Story by Dianne Edwards
What does a famous tractor manufacturer born at the turn of the 19th century have in common with a retired Navy man living and loving life in Yell County?
Absolutely everything — if that everything is green and runs like a ‘Deere’.
Born Feb. 7, 1804, in Vermont, Deere was just four years old when his father was lost at sea, leaving his mother, Sarah, to raise John and his five brothers and sisters.
James, known by family as ‘Elbert’ and by coworkers as ‘Mac,’ ironically has five siblings as well. Deere’s father was lost at sea; McConnell’s father drowned in 1963 while helping build the Arkansas Lock and Dam between Dardanelle and Russellville.
Deere, who received only the basics of education because of his family’s near-proverty life style, fashioned a polished- steel plow from an old sawmill blade in 1837. The plow allowed pioneer farmers to cut clean furrows through sticky Midwest prairie soil.
By 1842, Deere had built more than 200 plows, and by 1852, just a year before the McConnell clan settled land in Arkansas, Deere and Co. was producing 4,000 plows a year.
Production of John Deere’s most popular tractor, the Model A, began in 1934. This spawned a popular line of two-cylinder tractors including the B, G, L, LA, H, and M. Elbert McConnell, born many years later in the Ard Community near Centerville, now owns a number of those early models.
McConnell doesn’t collect them for their value, but because he “loves the way they sound.”
His “collection” includes several — among them Models A, B, H and G. They came to McConnell a variety of ways. One 1949 Model B is the tractor his Uncle Buck once owned. It sat collecting rust in a field for 21 years before it was given to Elbert. A 1940 Model A was bought locally at Yell County Gin. Another, a 1943 Model A was purchased off a used car lot in Spokane, Wash. It features a fly-wheel start. A 1947 Model G, built-up for a tractor pull, also came from Washington state.
A young McConnell left home to join the Navy and served as a paraxhute rigger. He later learned a trade, upholstery, which he has perfected and enjoys from time to time, “working when I want to on projects. I just finished boat seats for my nephew.”
When McConnell returned to Arkansas in 2003, he brought along his upholstery shop, several project cars, his black Labrador Sarah, and a collection of handmade and collectible dolls belonging to his wife, whom he married in 1958.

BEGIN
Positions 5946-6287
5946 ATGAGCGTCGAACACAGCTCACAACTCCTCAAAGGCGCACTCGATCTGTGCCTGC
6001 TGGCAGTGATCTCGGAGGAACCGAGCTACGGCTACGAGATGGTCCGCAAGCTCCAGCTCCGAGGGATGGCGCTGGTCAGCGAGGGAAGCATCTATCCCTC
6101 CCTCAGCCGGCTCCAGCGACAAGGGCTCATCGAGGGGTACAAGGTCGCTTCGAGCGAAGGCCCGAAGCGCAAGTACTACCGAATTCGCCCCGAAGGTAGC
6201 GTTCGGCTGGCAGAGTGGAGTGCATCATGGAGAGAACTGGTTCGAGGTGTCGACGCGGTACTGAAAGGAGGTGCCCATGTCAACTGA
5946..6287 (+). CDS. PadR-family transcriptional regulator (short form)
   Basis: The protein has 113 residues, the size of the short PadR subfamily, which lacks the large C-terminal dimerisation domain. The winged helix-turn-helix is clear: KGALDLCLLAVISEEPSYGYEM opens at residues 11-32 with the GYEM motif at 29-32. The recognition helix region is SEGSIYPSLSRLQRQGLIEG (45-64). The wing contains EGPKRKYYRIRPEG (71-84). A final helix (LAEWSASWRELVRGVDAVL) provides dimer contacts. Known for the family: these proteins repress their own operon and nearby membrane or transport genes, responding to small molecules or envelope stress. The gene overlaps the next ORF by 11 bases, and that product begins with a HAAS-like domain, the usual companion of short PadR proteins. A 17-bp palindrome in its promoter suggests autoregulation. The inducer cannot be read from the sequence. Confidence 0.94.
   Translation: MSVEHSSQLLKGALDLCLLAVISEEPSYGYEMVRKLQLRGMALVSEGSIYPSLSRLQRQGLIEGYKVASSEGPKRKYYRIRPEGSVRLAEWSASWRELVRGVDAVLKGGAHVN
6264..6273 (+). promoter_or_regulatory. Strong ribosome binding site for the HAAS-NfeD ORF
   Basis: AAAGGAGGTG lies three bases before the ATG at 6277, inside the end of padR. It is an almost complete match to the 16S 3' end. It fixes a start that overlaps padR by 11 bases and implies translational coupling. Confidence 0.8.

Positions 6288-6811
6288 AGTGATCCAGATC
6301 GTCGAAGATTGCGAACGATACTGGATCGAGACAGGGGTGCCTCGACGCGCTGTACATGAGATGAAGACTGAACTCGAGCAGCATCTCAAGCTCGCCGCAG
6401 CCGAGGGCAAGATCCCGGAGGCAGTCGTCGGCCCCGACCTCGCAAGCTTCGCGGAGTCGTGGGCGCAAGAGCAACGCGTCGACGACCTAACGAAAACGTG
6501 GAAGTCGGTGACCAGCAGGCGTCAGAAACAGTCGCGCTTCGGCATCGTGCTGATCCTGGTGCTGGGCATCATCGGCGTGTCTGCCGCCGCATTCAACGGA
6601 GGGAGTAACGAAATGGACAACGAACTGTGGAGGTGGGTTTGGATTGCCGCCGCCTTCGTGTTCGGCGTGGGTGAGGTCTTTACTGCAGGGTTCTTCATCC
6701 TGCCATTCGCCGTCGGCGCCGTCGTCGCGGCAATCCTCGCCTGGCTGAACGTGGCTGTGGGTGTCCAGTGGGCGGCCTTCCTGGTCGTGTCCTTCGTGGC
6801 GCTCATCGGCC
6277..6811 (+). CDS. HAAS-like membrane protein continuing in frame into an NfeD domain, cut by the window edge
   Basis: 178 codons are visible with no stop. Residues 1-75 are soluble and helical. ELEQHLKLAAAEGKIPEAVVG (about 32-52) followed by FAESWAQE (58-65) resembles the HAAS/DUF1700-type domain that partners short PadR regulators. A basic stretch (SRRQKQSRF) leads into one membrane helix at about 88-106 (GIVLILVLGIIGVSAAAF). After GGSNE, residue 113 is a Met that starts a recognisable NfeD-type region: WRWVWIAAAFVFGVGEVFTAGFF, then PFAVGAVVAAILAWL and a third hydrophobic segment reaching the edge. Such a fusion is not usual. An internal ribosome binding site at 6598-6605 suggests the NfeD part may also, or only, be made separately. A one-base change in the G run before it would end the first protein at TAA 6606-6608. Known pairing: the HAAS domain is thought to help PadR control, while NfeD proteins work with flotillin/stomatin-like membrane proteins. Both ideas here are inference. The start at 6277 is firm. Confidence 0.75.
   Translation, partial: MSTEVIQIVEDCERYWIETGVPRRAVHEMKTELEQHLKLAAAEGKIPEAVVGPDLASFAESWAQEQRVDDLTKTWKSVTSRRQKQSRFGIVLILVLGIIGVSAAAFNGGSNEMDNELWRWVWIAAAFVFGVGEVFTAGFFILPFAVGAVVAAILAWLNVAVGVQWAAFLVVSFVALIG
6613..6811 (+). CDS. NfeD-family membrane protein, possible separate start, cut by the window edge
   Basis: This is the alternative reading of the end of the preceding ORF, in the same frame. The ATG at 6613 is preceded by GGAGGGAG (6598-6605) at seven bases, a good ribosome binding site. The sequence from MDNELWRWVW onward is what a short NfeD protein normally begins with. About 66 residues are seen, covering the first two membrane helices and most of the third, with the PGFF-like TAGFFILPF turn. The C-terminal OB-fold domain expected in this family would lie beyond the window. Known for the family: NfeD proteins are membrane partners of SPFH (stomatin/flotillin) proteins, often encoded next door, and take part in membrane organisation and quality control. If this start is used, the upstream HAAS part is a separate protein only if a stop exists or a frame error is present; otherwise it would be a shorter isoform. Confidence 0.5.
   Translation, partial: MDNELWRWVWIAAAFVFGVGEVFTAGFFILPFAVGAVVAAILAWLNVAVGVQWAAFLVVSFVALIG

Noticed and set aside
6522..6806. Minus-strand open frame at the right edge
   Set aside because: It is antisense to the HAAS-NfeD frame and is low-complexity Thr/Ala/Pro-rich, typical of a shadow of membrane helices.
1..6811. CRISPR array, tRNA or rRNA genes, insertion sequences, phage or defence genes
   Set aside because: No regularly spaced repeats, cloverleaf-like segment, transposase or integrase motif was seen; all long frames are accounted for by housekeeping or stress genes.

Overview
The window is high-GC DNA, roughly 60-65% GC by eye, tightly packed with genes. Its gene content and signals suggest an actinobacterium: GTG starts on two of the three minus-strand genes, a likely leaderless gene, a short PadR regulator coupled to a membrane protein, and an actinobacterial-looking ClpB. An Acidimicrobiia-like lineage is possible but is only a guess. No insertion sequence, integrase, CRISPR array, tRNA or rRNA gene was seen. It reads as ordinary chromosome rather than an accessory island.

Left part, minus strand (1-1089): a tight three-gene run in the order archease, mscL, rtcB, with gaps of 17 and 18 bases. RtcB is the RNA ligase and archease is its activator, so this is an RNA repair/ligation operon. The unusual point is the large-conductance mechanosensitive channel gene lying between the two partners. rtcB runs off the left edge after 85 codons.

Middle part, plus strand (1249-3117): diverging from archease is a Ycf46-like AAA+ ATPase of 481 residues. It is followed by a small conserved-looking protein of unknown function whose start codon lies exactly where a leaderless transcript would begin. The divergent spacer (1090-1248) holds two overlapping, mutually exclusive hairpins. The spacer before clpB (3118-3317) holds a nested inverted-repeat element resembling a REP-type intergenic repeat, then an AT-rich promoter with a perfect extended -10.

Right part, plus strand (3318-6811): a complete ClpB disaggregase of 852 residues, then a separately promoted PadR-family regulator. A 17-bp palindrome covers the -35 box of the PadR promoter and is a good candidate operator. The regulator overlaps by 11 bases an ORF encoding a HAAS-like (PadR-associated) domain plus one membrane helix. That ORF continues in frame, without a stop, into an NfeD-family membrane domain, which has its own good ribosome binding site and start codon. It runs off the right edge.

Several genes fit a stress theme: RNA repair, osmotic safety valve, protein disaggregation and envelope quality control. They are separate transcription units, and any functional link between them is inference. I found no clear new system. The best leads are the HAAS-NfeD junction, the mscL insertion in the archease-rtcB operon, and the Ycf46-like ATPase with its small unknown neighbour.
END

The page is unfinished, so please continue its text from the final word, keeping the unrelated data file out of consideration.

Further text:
After she passed away in 2001, McConnell decided to leave the life they had enjoyed in Washington state and return to live near family. His five siblings — one brother and four sisters — all live close. “Except for our sister that lives in Oklahoma, but that’s a lot closer than Washington State!” he said, chuckling.
He and brother Ruben talked about the land as it was originally: “not a tree in site. This was a hay meadow we’re standing in now,” pointed Ruben. Now tall hardwood trees stand throughout.
And there are other animals to feed. Since moving back to Yell County, he has acquired some additional land, two miniature horses, five goats, three guineas, two farm cats, a llama, and a dozen or more cattle that will drop calves in the spring.
“The animals are just to enjoy, for fun and to share with the kids, the nieces, the nephews,” he adds.
John Deere’s most popular tractor, the Model A, began production in 1934. This introduction spawned a popular line of two-cylinder affordable tractors including the B, G, L, LA, H, and M.
The John Deere Model A (row crop) was produced between 1934 and 1952. The price for a new 1952 Model A was $2,400 Weight ranged from 3,525 (unstyled) up to 4,909 (1952.) Approximately 300,000 of all styles were built.
The Model B (row crop) was built between 1935-1952. The price new was $1,900. Approximately 300,000 (all styles) were built. Weight of the Model B ranged between 2,760 and 4,000 lbs.
Model G was constructed from 1938 until 1953. A total of 64,000 of all styles were built ranging from 4,400 lbs. up to 5,624 pounds. The average new price of the 1953 model was $2,600.
Each tractor in the McConnell collection runs and is used depending on the farming need, he declares. But his real working tractor is a newer cab version. (It’s the one with mud on the wheels and air conditioning and fm radio built in.) An old Farmall tractor patiently waits its turn in the barn but is a few years away from restoration, McConnell says.
John Deere continues to produce tractors today and is one of the leading manufacturers in the modern industry. The 2008 lineup includes more than 13 different models and countless configurations. One model, such as the 7430 Premium Tractor weighs over 14,594.
We’re betting that it sells for slightly more than it’s 20th Century cousin.